Aereo is based on a very simple idea: That over-the-air television, the kind one can get from a regular TV antenna, can be made available over the Internet. Based on that premise, the company built out data centers with small antennas that could capture TV signal off the air and redistribute them over the internet. Adding a small software layer to the technology allows the company to provide DVR services along with regular broadcast, which means its subscribers can record one TV show while they’re watching another one live. Customers can watch live TV on Apple iOS devices, Roku boxes, and soon Android-powered devices.
And best of all, it’s perfectly legal: the company found an interesting loophole in the way the TV business model currently works: The broadcast networks receive broadcasting licenses from the FCC, allowing them to send their signal out over the air to millions of customers. For over half a century, this was a great deal for TV companies as they could reach large pools of customers without having to worry about building out infrastructure to get programming to those customers. Then cable and satellite TV came along and were required to carry those broadcast channels too.
TV stations were thus able to distribute their signal to local audiences via either cable or antenna. But the internet changed all that, as distances were erased. First, the idea of needed to sit in front of a TV to experience a program was chipped at with VCR (which still were relatively complicated to operate) and then DVRs, which made most TV an on-demand model. This represented an issue for TV broadcasters, who look to amass audiences at a particular time so they can sell those eyeballs to advertisers. They sell this aggregation to affiliates, who pay them broadcast fees, and cable companies, who pay them carry fees.
Enters Aereo with a new model that take viewers and moves them from a TV screen to tablet and phone screens. The company went to great pain to design a system that would meet all the legal requirements of an existing over the air TV receiver, even going as far as creating limitations for customers in terms of geographical areas in which they can use the service. And Aereo is taking existing signal from the affiliates, without having to pay the broadcast networks.
Such a development, to many of the incumbents, is not welcomed. Broadcast transmission fees are now a multi-billion dollar business and Aereo could be upending this stream of revenue for the big broadcasters. If the broadcasters allow Aereo to get its broadcasting programming for free, this may lead to other companies retransmitting signal (eg. the cable companies) to request that broadcast retransmission fees be eliminated or at least lowered drastically.
So the big broadcast networks, and a large group of traditional content owners ranging from sport leagues to movie studios, sued Aereo based on the idea that the company was stealing their intellectual property. And this week, the courts ruled in Aereo’s favor, declaring:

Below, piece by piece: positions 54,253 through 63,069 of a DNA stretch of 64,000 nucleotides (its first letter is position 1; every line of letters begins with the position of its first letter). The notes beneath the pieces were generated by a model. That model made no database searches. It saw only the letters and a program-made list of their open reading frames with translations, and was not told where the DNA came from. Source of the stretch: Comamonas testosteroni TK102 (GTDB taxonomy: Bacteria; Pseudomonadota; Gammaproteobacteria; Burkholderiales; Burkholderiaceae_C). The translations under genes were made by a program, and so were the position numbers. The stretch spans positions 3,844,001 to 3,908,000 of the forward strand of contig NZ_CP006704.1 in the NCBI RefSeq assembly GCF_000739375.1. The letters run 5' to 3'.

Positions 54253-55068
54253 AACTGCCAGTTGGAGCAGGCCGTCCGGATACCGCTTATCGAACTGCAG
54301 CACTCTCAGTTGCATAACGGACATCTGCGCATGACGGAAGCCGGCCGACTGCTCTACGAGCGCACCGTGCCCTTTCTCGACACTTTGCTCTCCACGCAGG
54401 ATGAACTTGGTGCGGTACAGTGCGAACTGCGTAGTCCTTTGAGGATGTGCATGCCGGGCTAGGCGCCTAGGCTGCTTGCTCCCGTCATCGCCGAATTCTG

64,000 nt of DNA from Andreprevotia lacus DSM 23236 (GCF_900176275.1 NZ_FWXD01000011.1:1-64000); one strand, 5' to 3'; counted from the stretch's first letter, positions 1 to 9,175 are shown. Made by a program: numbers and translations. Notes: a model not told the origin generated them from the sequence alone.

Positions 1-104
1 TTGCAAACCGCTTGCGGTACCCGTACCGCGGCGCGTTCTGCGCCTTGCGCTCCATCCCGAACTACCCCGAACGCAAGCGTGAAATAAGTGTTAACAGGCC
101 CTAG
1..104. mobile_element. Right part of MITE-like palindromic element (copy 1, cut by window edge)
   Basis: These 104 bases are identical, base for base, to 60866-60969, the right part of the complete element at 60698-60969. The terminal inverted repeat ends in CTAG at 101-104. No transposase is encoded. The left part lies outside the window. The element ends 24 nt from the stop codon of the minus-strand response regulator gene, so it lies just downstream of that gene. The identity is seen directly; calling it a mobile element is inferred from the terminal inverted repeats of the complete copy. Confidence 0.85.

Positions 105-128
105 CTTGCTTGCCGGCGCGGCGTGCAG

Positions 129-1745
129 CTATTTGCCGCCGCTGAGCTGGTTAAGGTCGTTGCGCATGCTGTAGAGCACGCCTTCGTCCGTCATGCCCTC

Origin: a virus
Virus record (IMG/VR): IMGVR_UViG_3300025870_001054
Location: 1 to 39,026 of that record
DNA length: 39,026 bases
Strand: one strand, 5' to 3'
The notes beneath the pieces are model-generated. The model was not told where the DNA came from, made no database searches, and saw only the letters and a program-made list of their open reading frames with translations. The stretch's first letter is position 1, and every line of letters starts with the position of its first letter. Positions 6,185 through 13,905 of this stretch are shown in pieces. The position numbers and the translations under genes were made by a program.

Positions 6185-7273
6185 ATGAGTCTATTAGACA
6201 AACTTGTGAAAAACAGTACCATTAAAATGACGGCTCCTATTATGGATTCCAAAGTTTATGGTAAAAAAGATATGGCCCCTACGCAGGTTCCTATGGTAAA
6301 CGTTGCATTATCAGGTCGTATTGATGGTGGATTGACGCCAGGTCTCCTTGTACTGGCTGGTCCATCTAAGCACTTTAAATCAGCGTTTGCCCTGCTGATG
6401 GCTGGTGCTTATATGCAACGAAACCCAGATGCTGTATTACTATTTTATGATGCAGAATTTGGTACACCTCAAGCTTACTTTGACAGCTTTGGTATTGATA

“It is beyond dispute that the transmission of a broadcast TV program received by an individual’s rooftop antenna to the TV in his living room is private, because only that individual can receive the transmission from that antenna, ensuring that the potential audience of that transmission is only one person. Plaintiffs have presented no reason why the result should be any different when that rooftop antenna is rented from Aereo and its signals transmitted over the internet.”
But while Internet activist and Aereo saw this as a major victory, the TV industry is now seeing red. Fox Network, CBS, and Univision are all considering becoming cable only channels. Such a move would leave the United States with only three network TV systems: ABC, NBC (ironically, those were the first two TV networks in the country), and PBS.
Questions could arise as to the business model for Fox and CBS as they have been relying on affiliates to carry their signal in the past. Those affiliates would now be left without a broadcast advantage. For example, a company like Sinclair Broadcasting, which carries 24 Fox affiliates and 11 CBS affiliates (along with another 57 other stations) could be forced to drastically change their business model as over a third of their business turns former partners in potential competitors.
The ownership of broadcast licenses that come with those channels could also be brought into question. If Fox, CBS, or Univision go to a cable-only model, would they have to return their broadcasting licenses back to the FCC or would they be allowed to resell them to third parties? This could drastically alter the telecommunication landscape, as the FCC is on a search for more spectrum.
On the Aereo side, it is clear that the company will expand its physical footprint (it is currently only available in New York but looks to expand to 26 other markets this year). Going beyond the core set of TV services, the company may then look at providing other cable station in a live form. The company could, for example, start offering an a-la-carte service, on a premium tier to customers, pitting it against traditional cable companies. And when that collision happens, TV will be forced to change yet again.
So while Netflix is busy working hard on becoming the next type of TV station, Aereo is working on becoming the next type of cable company. These days, the battle for your TV set is raging on and a variety of new models are emerging. The only question that remains is whether the incumbents will adapt or die.